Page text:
2017 and Regulated Businesses (Princeton Fall 2017 Lecture)

2017 and Regulated businesses

Princeton University EGR 475
Danny Crichton / Oct 20th, 2017

Personal Background

Venture trends from the field
Building a startup today

Agenda

Personal Background

Narcissism

Complex Venture Trends

Life in 2017

1. Huge Biotech Excitement

Massive interest in “deep insight bio” - software and bio
Massively increasing valuations
Political pressure and regulatory reform from FDA
Global increase in spend

2. Startup Frontier IS increasingly “complex”

Growing realization that complex ventures are only interesting investment area
GovTech, “smart enterprise”, “emerging tech,” logistics, cybersecurity, and other new investment themes are very popular these days
Problem: partner talent not always matched with themes

3. Asset class arbitrage

SBIR program increasingly used by startups to launch
Early-stage SV VCs are competing ferociously with traditional funders given better economics
Remains to be seen if long-term returns will match today’s enthusiasm

4.New Strategies for building regulated startups

More venture firms specialize purely in the political aspects of startup building
Ready-made playbooks from Uber/Airbnb etc. make it easier to grow
Longer-horizons on VC funds (e.g. MIT’s Engine)
How to avoid “binary outcomes”

5. Center of gravity remains in SV

SV is less a center of gravity today for traditional startups - more diverse regions
But in regulated businesses, there is a need for the services (legal, etc.) that only SV can provide

Building a Startup Today

Life in 2017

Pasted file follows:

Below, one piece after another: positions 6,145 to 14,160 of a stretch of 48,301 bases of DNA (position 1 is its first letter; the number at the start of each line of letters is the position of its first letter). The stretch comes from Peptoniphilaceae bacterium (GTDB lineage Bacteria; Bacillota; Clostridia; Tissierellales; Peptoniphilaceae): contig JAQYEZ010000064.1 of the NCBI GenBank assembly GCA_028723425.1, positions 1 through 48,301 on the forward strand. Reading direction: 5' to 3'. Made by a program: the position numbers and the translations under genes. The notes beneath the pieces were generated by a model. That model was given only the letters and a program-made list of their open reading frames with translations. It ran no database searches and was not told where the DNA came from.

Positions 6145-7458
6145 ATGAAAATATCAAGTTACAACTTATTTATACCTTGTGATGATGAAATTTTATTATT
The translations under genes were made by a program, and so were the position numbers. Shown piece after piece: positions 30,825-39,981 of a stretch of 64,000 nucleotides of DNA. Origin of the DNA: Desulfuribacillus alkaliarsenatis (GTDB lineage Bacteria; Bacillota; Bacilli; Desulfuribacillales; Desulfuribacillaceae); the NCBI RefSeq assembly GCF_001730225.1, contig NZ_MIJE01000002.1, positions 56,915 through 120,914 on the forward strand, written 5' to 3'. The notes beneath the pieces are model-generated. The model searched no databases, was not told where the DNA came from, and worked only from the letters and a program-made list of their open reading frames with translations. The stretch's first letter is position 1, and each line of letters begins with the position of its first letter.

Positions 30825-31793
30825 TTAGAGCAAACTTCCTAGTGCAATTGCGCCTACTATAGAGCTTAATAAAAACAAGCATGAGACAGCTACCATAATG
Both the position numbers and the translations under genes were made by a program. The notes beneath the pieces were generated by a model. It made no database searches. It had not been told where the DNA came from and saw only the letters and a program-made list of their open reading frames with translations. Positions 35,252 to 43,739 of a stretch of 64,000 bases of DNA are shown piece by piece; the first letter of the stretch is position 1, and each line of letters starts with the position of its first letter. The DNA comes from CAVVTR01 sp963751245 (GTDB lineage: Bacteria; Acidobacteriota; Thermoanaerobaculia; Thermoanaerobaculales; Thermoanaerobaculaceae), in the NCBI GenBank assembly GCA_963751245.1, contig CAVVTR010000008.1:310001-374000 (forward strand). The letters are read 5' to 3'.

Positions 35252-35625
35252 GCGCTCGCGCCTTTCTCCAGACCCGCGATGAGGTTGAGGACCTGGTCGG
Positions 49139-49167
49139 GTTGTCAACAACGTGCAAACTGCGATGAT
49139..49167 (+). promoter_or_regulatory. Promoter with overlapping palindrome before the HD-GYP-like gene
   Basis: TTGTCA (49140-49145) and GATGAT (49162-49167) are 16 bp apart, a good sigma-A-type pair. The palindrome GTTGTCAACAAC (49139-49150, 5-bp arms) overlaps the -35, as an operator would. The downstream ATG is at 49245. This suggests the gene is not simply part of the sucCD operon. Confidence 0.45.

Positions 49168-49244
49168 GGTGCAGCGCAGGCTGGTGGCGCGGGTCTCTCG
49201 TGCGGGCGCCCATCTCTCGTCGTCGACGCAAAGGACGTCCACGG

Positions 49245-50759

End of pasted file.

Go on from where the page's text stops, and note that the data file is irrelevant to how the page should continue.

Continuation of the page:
1. Finding a niche Is hard

Unlike consumer apps where “imagination” can take you to your destination, regulated startups require a lot of strategy up front
Learn from a wide variety of professionals and sources

2. Product Design is really hard

Product design is much more challenging with regulated businesses - in some cases, pre-approval before you can even use in the field
Find feedback loops early

3. Finding the “right” team is hard

The number of competencies required for a complex startup is way higher - yet you still have only a handful of employee slots
Startups truly require multi-disciplinary, strategic people early on

4. Monopolies are a problem

Rise of tech monopolies like Google and Facebook mean more competition across the board
They have built-in advantages in complex, regulated businesses
Competitive landscaping is a must

So what are the benefits?

Work on more interesting and impactful problems
Competitive moats that might be sustainable long-term
Valuations can skyrocket if you pass certain hurdles
Exits are potentially more interesting as well

What I’ve Been working on

Life in 2017

Questions?

Discussion

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